Archive for June 8th, 2012

STOP, Hammer Time

June 8th, 2012

FILLMORE, UTAH – [Guest Bloggers Matt Peppers and Will Cary]

On the morning of the 8th, all seemed well. Much like days before, we all arose and began to pack our lunches for the day. However, as we piled into the car, an ominous light started to blink on the dashboard. Low tire pressure. Concerned, Dr. Judge pulled us into a nearby gas station and checked the tires. Much to our dismay, the left rear tire was 10 psi lower than it should be, a repeat occurrence from a few days earlier. Not wanting to jeopardize our upcoming Mystery Fun Day, Drs. Judge and Pollock made the decision to take the car into a repair shop to have the problem diagnosed. While they were gone, they left us to wreak havoc upon the KOA Kampground. We started by swimming and relaxing by the pool, and ended by swimming and relaxing by the pool. All before lunchtime. We retired to our individual cabins to enjoy the lunches we had packed a few hours earlier in glorious air conditioned komfort.


Around 1 pm, the professors returned and it was business as usual. Even though we had lost half of our day to a small hole in the tire (curse you, basalt!) we rushed out to mob Kevin’s project for the afternoon. Arriving on the cinder cone at peak temperature made for a challenging work environment (especially after having spent most of the day in a sun-induced stupor) but we turned the afternoon into a very productive, albeit rushed, day. After reviewing the wall Kevin had used to map his xenoliths, we spread out and tried to collect as many of the 16 different types as we could find. After a few small injuries, stumbles, artistic work with a rock hammer, and some sore hands trying to pry the xenoliths out of the uncooperative host rock, we amassed a small mountain of samples for Kevin. As Whitney struggled to bag and record the samples in the gusting wind, the rest of us made one last sweep of the area for any xenoliths to claim.

Aptly named, the "Avocado" xenolith inspired some dinner choices this evening.

The "Sparkly" xenolith refuses to show its nature in photographs.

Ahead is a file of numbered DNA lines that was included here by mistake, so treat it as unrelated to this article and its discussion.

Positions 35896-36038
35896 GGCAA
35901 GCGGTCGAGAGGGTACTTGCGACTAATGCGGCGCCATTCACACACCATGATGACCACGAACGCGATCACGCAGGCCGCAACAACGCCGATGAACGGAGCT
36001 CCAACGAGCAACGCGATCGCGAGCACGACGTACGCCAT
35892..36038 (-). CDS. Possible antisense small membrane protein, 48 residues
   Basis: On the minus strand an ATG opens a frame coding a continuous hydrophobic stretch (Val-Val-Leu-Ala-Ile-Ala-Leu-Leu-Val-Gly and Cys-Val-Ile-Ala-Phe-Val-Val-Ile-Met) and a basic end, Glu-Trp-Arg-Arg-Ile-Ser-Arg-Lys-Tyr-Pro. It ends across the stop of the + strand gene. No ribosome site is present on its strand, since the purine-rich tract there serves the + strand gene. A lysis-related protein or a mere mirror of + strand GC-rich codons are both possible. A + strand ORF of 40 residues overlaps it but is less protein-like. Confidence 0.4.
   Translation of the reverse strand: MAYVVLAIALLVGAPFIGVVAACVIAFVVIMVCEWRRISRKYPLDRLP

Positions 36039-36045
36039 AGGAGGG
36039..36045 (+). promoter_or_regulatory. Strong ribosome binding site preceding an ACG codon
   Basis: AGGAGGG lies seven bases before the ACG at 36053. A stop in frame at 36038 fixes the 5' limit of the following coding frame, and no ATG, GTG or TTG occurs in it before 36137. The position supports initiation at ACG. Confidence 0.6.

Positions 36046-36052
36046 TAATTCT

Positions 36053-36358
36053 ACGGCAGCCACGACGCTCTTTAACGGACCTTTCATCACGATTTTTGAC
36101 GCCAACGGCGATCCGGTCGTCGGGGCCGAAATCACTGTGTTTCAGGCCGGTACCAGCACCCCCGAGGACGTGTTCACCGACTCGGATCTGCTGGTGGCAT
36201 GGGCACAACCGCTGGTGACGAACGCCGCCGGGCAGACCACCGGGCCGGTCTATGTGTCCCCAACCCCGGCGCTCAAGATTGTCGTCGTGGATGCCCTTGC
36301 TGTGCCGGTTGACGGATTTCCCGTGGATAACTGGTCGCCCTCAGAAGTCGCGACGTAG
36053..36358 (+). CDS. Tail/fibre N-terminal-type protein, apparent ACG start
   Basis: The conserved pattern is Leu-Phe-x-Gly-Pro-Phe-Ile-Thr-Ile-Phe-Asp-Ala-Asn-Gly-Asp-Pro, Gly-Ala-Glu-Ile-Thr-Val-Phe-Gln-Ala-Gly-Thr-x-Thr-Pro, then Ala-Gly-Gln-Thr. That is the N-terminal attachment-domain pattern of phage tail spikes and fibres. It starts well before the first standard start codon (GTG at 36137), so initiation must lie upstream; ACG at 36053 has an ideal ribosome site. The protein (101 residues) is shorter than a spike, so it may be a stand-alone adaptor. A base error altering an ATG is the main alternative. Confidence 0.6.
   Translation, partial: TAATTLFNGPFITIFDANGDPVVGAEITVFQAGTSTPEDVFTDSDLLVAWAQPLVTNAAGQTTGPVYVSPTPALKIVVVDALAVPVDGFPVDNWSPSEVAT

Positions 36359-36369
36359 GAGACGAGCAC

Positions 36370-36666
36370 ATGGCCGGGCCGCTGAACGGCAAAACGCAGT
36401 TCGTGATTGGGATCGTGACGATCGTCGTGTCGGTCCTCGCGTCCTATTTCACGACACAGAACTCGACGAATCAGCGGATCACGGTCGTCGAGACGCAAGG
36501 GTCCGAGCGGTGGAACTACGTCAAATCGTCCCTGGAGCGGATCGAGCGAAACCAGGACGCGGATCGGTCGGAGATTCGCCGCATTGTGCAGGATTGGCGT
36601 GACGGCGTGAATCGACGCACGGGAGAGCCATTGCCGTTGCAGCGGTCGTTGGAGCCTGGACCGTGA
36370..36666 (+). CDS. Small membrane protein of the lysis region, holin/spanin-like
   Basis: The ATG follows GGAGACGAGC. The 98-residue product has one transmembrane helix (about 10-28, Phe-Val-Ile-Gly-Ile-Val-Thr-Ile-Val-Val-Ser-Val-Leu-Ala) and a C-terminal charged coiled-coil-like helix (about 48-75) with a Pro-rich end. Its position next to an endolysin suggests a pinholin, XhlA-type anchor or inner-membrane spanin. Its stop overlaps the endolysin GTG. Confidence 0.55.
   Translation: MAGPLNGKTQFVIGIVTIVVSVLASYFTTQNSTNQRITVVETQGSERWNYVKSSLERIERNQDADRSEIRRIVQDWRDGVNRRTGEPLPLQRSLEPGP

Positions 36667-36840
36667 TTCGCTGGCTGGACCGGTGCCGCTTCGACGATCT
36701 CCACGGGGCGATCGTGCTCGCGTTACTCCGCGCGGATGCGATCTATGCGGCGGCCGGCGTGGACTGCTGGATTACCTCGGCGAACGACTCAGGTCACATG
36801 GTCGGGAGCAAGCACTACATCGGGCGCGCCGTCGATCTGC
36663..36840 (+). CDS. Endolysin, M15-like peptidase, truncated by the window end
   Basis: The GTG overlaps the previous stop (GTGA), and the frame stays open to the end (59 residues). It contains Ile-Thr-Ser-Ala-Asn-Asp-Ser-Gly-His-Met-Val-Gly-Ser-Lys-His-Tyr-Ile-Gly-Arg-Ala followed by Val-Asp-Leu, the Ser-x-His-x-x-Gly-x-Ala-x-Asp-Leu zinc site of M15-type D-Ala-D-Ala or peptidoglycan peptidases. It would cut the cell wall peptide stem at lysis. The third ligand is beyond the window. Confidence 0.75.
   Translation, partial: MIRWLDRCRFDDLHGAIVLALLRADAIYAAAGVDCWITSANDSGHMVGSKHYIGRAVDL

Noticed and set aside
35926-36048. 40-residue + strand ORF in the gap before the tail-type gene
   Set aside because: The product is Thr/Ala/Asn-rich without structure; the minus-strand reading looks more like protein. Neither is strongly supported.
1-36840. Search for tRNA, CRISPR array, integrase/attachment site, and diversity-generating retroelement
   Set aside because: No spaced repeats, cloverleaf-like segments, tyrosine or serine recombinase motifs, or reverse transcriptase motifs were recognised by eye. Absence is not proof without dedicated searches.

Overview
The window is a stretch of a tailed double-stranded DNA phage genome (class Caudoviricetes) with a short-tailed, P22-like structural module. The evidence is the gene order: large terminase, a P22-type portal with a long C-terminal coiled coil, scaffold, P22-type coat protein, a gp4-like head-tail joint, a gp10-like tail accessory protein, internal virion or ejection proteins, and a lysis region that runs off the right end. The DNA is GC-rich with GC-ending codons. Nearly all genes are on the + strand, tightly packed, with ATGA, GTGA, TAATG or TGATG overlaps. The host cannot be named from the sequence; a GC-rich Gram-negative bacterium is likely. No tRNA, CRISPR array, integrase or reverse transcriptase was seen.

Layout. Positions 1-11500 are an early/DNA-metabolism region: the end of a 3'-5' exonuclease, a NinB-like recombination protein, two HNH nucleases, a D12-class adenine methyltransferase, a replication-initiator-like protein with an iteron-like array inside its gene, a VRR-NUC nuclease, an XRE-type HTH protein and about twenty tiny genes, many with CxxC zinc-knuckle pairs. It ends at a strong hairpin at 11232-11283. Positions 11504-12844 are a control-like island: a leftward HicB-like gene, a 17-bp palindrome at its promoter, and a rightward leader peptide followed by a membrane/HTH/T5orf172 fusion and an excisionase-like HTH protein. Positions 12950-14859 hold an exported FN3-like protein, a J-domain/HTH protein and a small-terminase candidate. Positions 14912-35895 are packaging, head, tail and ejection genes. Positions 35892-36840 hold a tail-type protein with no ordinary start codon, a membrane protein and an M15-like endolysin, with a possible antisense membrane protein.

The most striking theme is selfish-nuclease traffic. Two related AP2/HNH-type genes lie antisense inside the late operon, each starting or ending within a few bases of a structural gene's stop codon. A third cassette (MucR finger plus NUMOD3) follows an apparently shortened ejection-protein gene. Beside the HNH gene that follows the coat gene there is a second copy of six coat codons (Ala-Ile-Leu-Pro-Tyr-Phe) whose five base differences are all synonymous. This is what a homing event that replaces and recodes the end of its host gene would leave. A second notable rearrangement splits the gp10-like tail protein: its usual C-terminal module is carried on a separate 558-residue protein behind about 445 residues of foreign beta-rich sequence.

The "Black and Green" xenolith.

Tricia demonstrates proper hammer usage.

We trooped back down the van, and made the dusty trek back to the kampsite, just in time to shower and recover before we left for dinner at six. After a quick stop to pick up a package containing some hardier field notebooks we went of to dinner followed by a stop for ice cream, where the professors revealed the Fun Trip they had planned for Saturday. We will be driving down to Bryce Canyon on the morrow to spend the day in the park. None of us have been there, so it promises to be a unique experience for us all!

Sailing the Basalt Isles

June 8th, 2012

FILLMORE, UTAH – [Guest Bloggers Whitney Sims and Kevin Silver]

As we arose for our fourth day of field study, the morning was chilly. However, this was to be short lived. A clear day unleashed the full power of the sun upon the Black Rock Desert as we parked our van and began our trek onto the lava flows once again.  It was Whitney and Matt’s day to lead again and the group was split in two to assist each of them.

Matt’s group was comprised of Dr. Judge, Kevin, and Will. Their goal was to look at the walls of the lava channel to find any structural features and to study the islands of basalt that were scattered across the floor of the lava channel. From there, they were planning to travel west towards a portion of the map that showed faulting near the end of the lava channel. Instead, they quickly deviated from the plan as the floor of the lava channel closer to the cinder cone showed great promise. Their day was spent tracking and measuring fissure fractures that ran both perpendicular and parallel to the walls of the lava channel. Many of these fissures were found to run right through the basalt islands. In addition, a large fault was discovered above the cliff face. Due to the wealth of data and the absolute lack of shade the study site provided, the work was very tedious and many of us, most noticeably the fairest-skinned of us, began suffering from exposure. It was a most joyous occasion when our two groups were reunited once more and were heading back to the van. Despite her preconceptions of horror, Dr. Judge found that accompanying the three boys in the field was nothing but pleasant interactions and behavior on the most professional of levels.

Tricia Hall standing on top of a basalt island


Whitney’s group was comprised of Dr. Pollock, Tricia, and Whitney. Their goal was to collect samples from different sections of the lava channel while travelling west to determine where the lava channel ended. They came upon what is believed to be the western breach of the flow that showed significant promise to Whitney’s project. Upon their trek, they came across a major fault that Dr. Pollock was really excited about.


Whitney Sims and Tricia Hall overlook a large fissure cutting through the lava flows of Ice Springs

The day was very productive and rich in data. It has become apparent that Matt currently holds the equivalent of three I.S. projects in his data and thus will not graduate in 2013. Whitney’s project is proving to be quite complex as Ice Springs is proving to hold some unusual structure and complexity within its flows. There is no certainty what future days in the field will reveal.

a lava tube, half filled with lava, in Ice Springs